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Predict the 2016 NL West

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Are you picking the Dodgers, Diamondbacks, Giants, or ... others?

Neville E. Guard-USA TODAY Sports

Do you remember where you were when you heard the Diamondbacks signed Zack Greinke? I do. I got a text from Eric Stephen, who runs True Blue LA. The text consisted of four words, 16 letters total. None of the words are nice words. I was in a grocery store, and I figured those four words meant Greinke signed with the Giants. That is not what those four words meant.

That's the moment the 2016 National League West began to take shape. Greinke to the Diamondbacks was like your boss coming in and saying that your company made edible teddy bears now. You weren't expecting it, but you'd better start figuring out how to adjust. The first thing you do is ask for a sample of the edible teddy bears. Are they sweet? Savory? I'd guess more like a cotton candy, but I could also see a savory, mushroom flavor, too. Then you would have to ...

No, wait, start over. Greinke to the Diamondbacks meant that everything was different. The Giants lost out on the player they were chasing. The Dodgers lost out on the pitcher they were enjoying. The Diamondbacks were suddenly four or five wins better, if not more. The other teams had to adjust.

And adjust they did. Everyone tinkered and smashed and tinkered some more, with the Diamondbacks trading away a farm system, the Dodgers crossing their fingers with some injury-prone gambles, and the Giants signing three of the sketchiest expensive free agents on the market. The Padres acquired, let's see, Jon Jay, and the Rockies traded for a closer or something, so it's not like it was just a Giants/Diamondbacks/Dodgers kind of offseason. It just felt that way.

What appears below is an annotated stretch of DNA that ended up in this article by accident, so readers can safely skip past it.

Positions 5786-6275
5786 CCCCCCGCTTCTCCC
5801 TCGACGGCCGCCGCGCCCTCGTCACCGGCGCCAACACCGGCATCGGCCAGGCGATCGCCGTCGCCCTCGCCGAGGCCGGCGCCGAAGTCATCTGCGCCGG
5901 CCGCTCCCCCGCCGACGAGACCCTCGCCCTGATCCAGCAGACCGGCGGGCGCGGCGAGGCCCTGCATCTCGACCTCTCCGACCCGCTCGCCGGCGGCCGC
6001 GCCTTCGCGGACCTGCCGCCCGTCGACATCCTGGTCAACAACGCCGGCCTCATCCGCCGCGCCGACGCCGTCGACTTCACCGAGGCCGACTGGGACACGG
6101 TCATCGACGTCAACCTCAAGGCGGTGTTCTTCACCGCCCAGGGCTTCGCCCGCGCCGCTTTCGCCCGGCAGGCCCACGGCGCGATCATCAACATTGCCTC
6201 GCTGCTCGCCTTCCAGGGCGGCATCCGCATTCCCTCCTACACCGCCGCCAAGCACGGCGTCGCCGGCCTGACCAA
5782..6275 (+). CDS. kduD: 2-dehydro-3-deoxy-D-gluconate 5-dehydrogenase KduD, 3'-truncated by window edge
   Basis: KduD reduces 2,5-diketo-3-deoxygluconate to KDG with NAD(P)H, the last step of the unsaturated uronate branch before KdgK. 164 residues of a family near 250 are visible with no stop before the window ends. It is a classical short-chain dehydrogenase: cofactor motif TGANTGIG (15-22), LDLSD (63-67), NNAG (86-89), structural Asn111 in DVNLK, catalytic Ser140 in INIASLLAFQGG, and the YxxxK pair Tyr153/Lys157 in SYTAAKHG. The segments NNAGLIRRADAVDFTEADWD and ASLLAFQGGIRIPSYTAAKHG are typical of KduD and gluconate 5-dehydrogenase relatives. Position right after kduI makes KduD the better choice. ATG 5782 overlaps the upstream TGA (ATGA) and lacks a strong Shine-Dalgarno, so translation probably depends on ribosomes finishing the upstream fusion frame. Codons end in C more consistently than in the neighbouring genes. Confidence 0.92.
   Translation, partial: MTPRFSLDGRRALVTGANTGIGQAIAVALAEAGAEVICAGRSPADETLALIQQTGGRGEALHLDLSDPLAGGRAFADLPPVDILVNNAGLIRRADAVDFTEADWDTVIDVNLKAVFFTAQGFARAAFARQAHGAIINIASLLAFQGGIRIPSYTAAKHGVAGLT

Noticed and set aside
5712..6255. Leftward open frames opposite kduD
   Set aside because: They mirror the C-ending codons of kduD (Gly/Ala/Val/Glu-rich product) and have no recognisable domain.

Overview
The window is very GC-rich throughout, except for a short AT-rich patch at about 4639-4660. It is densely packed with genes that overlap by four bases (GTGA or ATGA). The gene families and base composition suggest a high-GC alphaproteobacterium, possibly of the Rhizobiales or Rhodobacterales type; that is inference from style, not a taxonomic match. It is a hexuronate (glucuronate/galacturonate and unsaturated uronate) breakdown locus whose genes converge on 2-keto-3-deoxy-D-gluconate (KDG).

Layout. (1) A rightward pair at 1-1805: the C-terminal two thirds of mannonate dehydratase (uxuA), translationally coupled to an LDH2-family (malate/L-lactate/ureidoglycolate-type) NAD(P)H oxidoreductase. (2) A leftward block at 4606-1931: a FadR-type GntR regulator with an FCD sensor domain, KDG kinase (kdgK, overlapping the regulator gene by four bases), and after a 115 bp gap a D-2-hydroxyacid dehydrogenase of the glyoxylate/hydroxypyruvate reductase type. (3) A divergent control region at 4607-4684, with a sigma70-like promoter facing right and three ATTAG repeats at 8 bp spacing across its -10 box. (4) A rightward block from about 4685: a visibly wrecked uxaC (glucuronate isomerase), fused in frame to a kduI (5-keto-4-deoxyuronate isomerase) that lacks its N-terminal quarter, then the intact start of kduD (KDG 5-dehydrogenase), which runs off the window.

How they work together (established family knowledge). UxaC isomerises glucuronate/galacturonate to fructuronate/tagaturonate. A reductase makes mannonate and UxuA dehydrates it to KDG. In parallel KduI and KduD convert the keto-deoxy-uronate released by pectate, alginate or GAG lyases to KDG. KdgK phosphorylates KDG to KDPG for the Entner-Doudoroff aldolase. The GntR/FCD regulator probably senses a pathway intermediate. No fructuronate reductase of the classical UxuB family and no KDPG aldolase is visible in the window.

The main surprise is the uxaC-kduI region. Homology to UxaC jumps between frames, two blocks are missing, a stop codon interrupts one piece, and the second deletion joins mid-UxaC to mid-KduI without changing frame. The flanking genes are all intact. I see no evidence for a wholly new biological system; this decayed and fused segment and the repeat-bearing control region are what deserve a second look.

Now it's your turn to predict how the NL West will turn out. Opening Day is like your birthday, sure, but that doesn't guarantee happiness.

Who will win the West? Will the wild card come out of the west? What about the other wild card? I'll be honest, I forgot about the second wild card until just now. That's probably a bad sign.

1. Los Angeles Dodgers

I know, I know. But the Dodgers also won the division in 2014, too. That worked out okay. And even though they had an even worse spring than the Giants, with injuries and disappointments and injuries, they still have enviable depth. It's the difference in impact prospects that seals the prediction for me. The Giants haven't had anyone like Julio Urias since the wee days of Lincecum, and he's just sitting in a glass case, waiting for the Dodgers to need him.

It's worth pointing out that the Giants were closer to the Diamondbacks than the Dodgers last year, and it's not like the Dodgers replaced Greinke with Livan Hernandez after a four-year layoff. They made smart moves. They still have Clayton Kershaw. They're still the favorite until further notice.

2. San Francisco Giants (wild card)

It's not that I don't believe in the magic of the even year. It's just that ... wait, no, I really don't believe in the magic of the even year. The Giants are a fine team. Maybe the best team they've been heading into a season since 2003, if not earlier. The stats have them in a dead heat with the Dodgers. I just can't figure out how they'll make up the eight games from last year.